Wednesday, June 24, 2020

Discovering the Films of Allison Chhorn

The Plastic House (2019)
With the ever-growing expanse of online film exhibition, never has it been easier to share and see one's projects spanning amongst a global catalog. The privilege to freely showcase not only benefits artists, but to those less fortunate in their means to accessing cinema. Whether it be short animated works to provocative avant-garde statements, video sharing sites like YouTube and Vimeo have altered the film distribution landscape, paving way for independent filmmakers to self distribute and communicate. And in the case for this year, for the festival circuit as well. This brings me to my subject in focus today, Australian based filmmaker Allison Chhorn.

I discovered Allison's work due in part to her newest film, The Plastic House (2019), being programmed as part of this year's Visions du Reel online festival. It was during my viewing where my receptive senses triggered, alerting my consciousness that I had stumbled across something great, which I should note is typical for how I react to art of such notable magnitude. Chhorn's deeply personal film is that of translating the concern of life post-mortem of both parental figures. At first appearing as an esoteric documentation of Chhorn's grieving, the subject of death is immediately alluded to with on screen birth to death dates of her mother and father, placed over filmed spaces of memorial grounds (which are later revealed as false through an unexpected, but temporarily affirming reveal towards the end). The film spends a majority of its duration obtusely meditating and pondering with a fragmented chronicle of her day to day household routine. A large sum of this time dedicated to cultivating inside a massively enclosed greenhouse, the titular plastic house. Chhorn's individual shots often linger in static, allowing room to cognitively concentrate and wander her dense, textured environments. Working in tandem to this is an equally rich soundscape to punctuate the sensory effect of each image. At some point the weight that builds from the passage of time sets in while subsequently removing the perception of it. Chhorn warps our ability to make temporal assessments, making time and place mush. What does life become when the people who brought us into this world are no longer there? Do we continue to live the same lives as before or do we endure a metamorphosis into a new existence? Chhorn's examination of this inevitable future through fictional forecasts of her own experience paint a singular portrait of perhaps a more quiet existential plight of the human condition.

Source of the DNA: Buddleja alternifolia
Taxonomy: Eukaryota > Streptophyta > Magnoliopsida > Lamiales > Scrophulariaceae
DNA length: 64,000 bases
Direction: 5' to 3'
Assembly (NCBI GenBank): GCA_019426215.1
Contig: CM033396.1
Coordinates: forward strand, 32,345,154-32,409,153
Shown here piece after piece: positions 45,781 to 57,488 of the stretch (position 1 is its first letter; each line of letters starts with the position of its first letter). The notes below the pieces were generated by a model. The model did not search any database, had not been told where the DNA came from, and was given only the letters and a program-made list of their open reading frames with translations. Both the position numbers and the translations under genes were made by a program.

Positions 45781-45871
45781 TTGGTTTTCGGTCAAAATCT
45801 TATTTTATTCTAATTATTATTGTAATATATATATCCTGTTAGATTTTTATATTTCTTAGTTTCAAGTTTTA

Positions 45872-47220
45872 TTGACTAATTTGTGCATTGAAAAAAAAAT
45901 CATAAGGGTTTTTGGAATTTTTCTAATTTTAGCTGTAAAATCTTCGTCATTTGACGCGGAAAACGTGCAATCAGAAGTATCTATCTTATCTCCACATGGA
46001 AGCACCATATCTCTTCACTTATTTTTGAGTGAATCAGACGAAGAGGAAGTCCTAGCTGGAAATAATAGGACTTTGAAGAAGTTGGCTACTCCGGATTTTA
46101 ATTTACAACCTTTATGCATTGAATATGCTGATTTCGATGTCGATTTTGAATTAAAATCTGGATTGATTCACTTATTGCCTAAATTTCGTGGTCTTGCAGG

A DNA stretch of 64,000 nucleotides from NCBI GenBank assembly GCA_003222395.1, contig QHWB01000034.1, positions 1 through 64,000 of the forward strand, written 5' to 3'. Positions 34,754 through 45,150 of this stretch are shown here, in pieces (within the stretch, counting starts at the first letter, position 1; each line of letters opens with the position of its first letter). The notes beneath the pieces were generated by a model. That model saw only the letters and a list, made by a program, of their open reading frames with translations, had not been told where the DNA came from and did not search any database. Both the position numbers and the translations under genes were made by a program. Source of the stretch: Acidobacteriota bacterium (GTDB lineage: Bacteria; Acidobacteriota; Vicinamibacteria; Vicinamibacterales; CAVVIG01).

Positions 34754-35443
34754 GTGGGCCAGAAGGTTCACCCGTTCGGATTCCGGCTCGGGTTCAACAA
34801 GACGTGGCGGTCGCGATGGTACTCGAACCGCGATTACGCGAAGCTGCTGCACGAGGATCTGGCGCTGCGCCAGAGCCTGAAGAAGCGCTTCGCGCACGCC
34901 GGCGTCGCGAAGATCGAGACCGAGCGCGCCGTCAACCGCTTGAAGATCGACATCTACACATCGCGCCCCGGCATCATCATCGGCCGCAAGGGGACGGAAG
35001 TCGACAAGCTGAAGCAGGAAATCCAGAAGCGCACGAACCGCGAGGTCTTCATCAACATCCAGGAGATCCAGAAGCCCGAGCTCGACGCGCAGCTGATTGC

Last Time (2018)
Not long after my viewing, I had gotten into contact with Allison herself and was immediately given the opportunity to watch her prior piece, the short film Last Time (2018). Clocking in at an economical four and a half minutes, Chhorn wastes none of her limited running time. The first few seconds open with an out of focus tracking shot of a secluded parking lot on a warm, mild weathered day before cutting to a wider shot (in focus) now tracking the motivated movement of a young adult black male as he approaches an unknown destination. The next cut switches to a close-up, revealing him to be holding a dark green piece of clothing before cutting to the interior of a compact vehicle, inside a lone Caucasian woman, seemingly of the same age. Traditions in continuity would expect the young man to enter the vehicle at any given moment, except he doesn't. Perspective is then found from that of the woman where we are given secluded views of what she sees from within the parked car. Then, Chhorn hits with the title card to introduce the film. With roughly a minute of set up, Chhorn immediately puzzles with her distinct approach to non-linear editing. What follows is a fleeting narrative labyrinth that instantly brought the work of Alain Resnais to mind and to a more contemporary degree, Joachim Trier. The man finally enters the driver's seat of the car where a sudden tension between the two passengers is felt in their body language and tonal removal from each other. Chhorn's synopsis for Last Time reads as follows, "A dress. A couple. He holds on to the past but does she see a future? Or will this be the last time?" Ostensibly about the disintegrating relationship between the woman and man, Chhorn only provides brief flashes of memory shared between the two with the only context being that an established connection exists. Though despite the mental barriers, Chhorn manages to transmit emotional hooks from the manipulation of sensory materials. All mundane and inconsequential, but all personal.

The images and sounds of Chhorn's work remain barred off in complete subjectivity. Her films evoke something highly textured and viscerally felt but never direct, which to me, is the most exciting cinema to interact with. Her fragmentary, non-linear narratives suggest a unique relationship where memory and consciousness exist dependently on the passage of time, movement of space, and the waves of sound. Senses relating to the experiential also have as much to do with temporal and physical awareness as the personal abstractions themselves. Her films, to some scarily accurate degree, capture the psyche of memory as it is processed, chopped up, and replayed in one's internal. So while specific narratives are induced and explored within each of her films, it's the recollection of the immediate, and at times unassumingly mundane, that make up the tangible reality.

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